Blinken in Africa: Rwanda, Congo should end support for militias

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  • US Secretary of State Antony J. Blinken said Thursday he asked the DRC and Rwanda to stop funding rebels in eastern Congo
  • Blinken also stated that he had brought up human rights issues with Kagame, including the case of Paul Rusesabagina, a political figure
  • Blinken stated that Kagame and Congolese President Felix Tshisekedi had decided to handle the conflict in eastern Congo directly

US Secretary of State Antony J. Blinken issued a statement on Thursday in which he revealed that he had conveyed a request to the Democratic Republic of the Congo (DRC) and the government of Rwanda to stop funding rebels in eastern Congo. He warned that doing so would endanger regional peace in Africa’s Great Lakes.

Blinken stated that Kagame and Congolese President Felix Tshisekedi had decided to handle the conflict in eastern Congo directly.

Officials from the United States and Rwanda estimate that more than 130 armed groups are operating in eastern Congo, which has turned into a battlefield for militias that have killed and maimed people while making billions of dollars from the smuggling of minerals out of the region rich in natural resources.

The Congolese government and other African governments provide many of the organisations with weapons and funding.

In fewer than a week after United Nations investigators discovered “strong evidence” that Rwanda has been militarily meddling in the Democratic Republic of the Congo’s east, the U.S. senior ambassador is visiting Kigali. The Rwandan government disagrees with the U.N. conclusions.

His Tuesday discussion with Tshisekedi was centred on the crisis.

During a joint press briefing with his Rwandan counterpart, Blinken said,

“This week, I delivered the same message to Presidents Tshisekedi and Kagame: any support or collaboration with any armed organisation in eastern DRC threatens local populations and regional stability. Each nation in the area must respect each other’s territorial integrity.”

At a summit in Angola, Kagame and Tshisekedi spoke to ease tensions caused by the rebel rebellion. View More

Congo has previously accused Rwanda of supporting the M23 and sending troops there, which Rwanda has previously refuted. The M23 has denied receiving assistance from Rwanda.

The Democratic Forces for the Liberation of Rwanda (FDLR), which Rwanda accuses Congo of using as a front, has been a target of M23 and Rwandan operations in Congo. Rwandan Foreign Minister Vincent Biruta stated Kigali supported peace in the area when he stood next to Blinken.

M23 has been waging its longest-lasting onslaught in years since May, killing scores and uprooting tens of thousands of people in the process. According to U.N. analysts, it held a region in Congo by July that was about three times larger than it was in March.

Standing next to Blinken, Rwanda’s foreign minister Vincent Biruta declared that Kigali backed the region’s efforts to achieve peace.

According to Biruta, the FDLR and its factions are one of the irregular armed groups in the eastern DRC that must be destroyed.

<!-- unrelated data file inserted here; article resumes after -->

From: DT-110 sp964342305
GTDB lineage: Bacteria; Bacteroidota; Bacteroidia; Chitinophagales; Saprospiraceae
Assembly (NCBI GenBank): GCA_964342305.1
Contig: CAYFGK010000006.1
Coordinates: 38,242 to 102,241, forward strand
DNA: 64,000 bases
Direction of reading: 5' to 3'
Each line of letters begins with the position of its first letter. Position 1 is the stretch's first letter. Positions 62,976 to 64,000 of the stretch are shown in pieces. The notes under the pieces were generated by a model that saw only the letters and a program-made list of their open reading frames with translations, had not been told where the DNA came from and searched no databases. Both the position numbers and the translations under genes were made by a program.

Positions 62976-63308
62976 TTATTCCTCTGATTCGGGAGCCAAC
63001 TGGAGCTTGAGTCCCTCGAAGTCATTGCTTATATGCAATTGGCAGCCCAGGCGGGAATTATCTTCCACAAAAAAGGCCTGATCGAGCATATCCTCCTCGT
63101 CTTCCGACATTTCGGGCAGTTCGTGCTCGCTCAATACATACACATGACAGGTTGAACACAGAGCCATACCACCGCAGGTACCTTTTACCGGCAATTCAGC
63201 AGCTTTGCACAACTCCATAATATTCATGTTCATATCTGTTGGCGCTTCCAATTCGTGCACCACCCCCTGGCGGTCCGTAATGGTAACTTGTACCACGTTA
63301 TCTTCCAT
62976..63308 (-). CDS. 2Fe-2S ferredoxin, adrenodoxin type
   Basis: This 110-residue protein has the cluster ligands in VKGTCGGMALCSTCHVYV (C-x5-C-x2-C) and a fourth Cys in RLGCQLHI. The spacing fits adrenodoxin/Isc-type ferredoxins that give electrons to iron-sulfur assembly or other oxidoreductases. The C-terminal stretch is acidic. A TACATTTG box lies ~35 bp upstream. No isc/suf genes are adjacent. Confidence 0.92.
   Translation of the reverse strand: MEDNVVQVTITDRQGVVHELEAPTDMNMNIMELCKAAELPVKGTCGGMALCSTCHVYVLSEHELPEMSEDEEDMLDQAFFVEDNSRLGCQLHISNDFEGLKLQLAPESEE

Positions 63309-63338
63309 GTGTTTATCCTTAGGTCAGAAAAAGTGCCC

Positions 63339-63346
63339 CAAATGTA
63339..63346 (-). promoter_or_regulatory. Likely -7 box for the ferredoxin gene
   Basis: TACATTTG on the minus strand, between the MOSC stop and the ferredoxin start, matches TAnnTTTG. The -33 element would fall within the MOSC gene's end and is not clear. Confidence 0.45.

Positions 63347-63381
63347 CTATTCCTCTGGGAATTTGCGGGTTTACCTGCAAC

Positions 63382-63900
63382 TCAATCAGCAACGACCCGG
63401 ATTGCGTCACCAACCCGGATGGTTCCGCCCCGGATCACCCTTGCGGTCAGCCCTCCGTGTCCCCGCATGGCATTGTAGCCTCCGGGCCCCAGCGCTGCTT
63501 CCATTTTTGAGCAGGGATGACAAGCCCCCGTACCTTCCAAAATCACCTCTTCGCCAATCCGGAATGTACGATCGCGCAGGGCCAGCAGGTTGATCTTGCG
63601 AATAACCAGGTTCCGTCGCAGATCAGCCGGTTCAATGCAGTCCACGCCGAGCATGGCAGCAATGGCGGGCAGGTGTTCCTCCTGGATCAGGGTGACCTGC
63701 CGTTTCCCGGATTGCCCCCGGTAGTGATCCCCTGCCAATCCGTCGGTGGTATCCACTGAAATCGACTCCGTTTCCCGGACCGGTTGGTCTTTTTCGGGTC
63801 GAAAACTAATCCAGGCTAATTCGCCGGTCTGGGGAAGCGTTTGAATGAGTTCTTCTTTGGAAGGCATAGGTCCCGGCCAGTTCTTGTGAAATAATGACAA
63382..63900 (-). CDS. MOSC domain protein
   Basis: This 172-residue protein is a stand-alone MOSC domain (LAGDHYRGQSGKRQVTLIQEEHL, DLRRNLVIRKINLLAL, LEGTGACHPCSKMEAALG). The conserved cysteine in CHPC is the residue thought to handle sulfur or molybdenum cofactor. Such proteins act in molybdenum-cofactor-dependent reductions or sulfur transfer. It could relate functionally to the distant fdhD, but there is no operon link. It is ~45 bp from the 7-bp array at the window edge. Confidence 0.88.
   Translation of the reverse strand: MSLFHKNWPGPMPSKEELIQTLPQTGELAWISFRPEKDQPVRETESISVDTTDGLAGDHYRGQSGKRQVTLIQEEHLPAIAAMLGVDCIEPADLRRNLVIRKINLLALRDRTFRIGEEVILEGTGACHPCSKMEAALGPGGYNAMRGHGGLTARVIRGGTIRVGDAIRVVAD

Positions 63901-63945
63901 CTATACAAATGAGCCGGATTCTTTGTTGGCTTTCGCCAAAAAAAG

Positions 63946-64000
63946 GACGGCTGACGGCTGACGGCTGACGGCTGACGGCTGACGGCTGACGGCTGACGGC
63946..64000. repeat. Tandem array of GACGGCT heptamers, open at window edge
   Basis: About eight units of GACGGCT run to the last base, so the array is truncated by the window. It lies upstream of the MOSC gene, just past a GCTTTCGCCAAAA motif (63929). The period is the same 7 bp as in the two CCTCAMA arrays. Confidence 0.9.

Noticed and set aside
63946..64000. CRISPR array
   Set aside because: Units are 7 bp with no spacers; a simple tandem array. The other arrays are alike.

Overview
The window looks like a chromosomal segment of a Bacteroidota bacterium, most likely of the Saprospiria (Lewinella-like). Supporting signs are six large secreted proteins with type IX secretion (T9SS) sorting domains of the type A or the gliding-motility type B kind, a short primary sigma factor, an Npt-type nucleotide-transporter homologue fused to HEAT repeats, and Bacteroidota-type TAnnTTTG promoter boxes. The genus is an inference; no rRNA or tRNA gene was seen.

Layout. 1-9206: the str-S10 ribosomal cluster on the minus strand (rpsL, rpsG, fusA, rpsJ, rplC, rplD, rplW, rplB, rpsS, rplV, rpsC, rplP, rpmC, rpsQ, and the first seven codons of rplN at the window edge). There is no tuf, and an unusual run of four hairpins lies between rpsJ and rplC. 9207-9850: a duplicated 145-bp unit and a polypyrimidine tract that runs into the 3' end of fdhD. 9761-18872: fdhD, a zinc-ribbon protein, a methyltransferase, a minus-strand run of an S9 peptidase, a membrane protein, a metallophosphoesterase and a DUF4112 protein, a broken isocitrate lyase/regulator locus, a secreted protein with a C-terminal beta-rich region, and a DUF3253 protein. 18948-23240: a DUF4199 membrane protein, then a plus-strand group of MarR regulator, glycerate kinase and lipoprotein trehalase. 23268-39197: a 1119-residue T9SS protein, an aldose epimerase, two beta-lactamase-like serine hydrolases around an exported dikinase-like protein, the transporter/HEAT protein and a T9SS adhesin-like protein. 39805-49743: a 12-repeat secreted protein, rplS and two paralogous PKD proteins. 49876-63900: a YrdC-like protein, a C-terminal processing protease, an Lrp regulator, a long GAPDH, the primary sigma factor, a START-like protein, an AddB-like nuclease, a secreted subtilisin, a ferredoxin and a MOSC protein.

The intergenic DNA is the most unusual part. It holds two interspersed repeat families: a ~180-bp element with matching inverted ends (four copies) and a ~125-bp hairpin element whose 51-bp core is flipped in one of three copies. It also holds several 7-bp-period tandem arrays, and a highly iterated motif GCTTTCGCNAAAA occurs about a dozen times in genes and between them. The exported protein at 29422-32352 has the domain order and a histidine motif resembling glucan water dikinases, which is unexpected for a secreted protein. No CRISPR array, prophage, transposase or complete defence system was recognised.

Biruta subsequently informed the local media that Rwanda wasn’t supporting the M23 insurgents.

Since May, M23 has been conducting its longest-lasting onslaught in recent memory, which has resulted in thousands of deaths and the displacement of thousands of people. According to U.N. analysts, it controlled a zone in the Congo by July that was roughly three times larger than it was in March.

Paul Rusesabagina, portrayed as a hero in a Hollywood movie about Rwanda’s 1994 genocide, sits inside a courtroom in Kigali, Rwanda [Photo/REUTERS]
Blinken also stated that he had brought up human rights issues with Kagame, including the case of Paul Rusesabagina, a political figure who is a citizen of Belgium and the United States who was found guilty of terrorism last September by a court in Rwanda.

Rusesabagina provided sanctuary to 1,268 individuals in 1994 while serving as the general manager of a five-star hotel in Kigali; his deeds served as the basis for the Oscar-nominated film “Hotel Rwanda.”

According to the prosecution, the National Liberation Front is a militia and the military wing of a political organisation with which Rusesabagina, 68, is associated.

Last year, while on a trip to Dubai, Rusesabagina vanished. He later reappeared as a prisoner in Rwanda.

Rusesabagina, who is currently serving a 25-year term, has not been freed by Rwanda, according to Biruta, the foreign minister.

“We adhere to the international and national laws when we deal with criminals who commit crimes against our country, our people,” he declared.

In May this year, the U.S. State Department determined that Rusesabagina had been “wrongfully detained.”

Read: Securing DRC: Kenyatta calls for an unbreakable national pact

Maingi Gichuku is passionate about helping African businesses grow by offering technology solutions. With a BSC in Zoology and biochemistry, Gichuku yearns for an Africa that can find solutions to its challenges. My drive is to see an economically dynamic Africa and embrace its populations by creating opportunities cutting across the social and economic strata.

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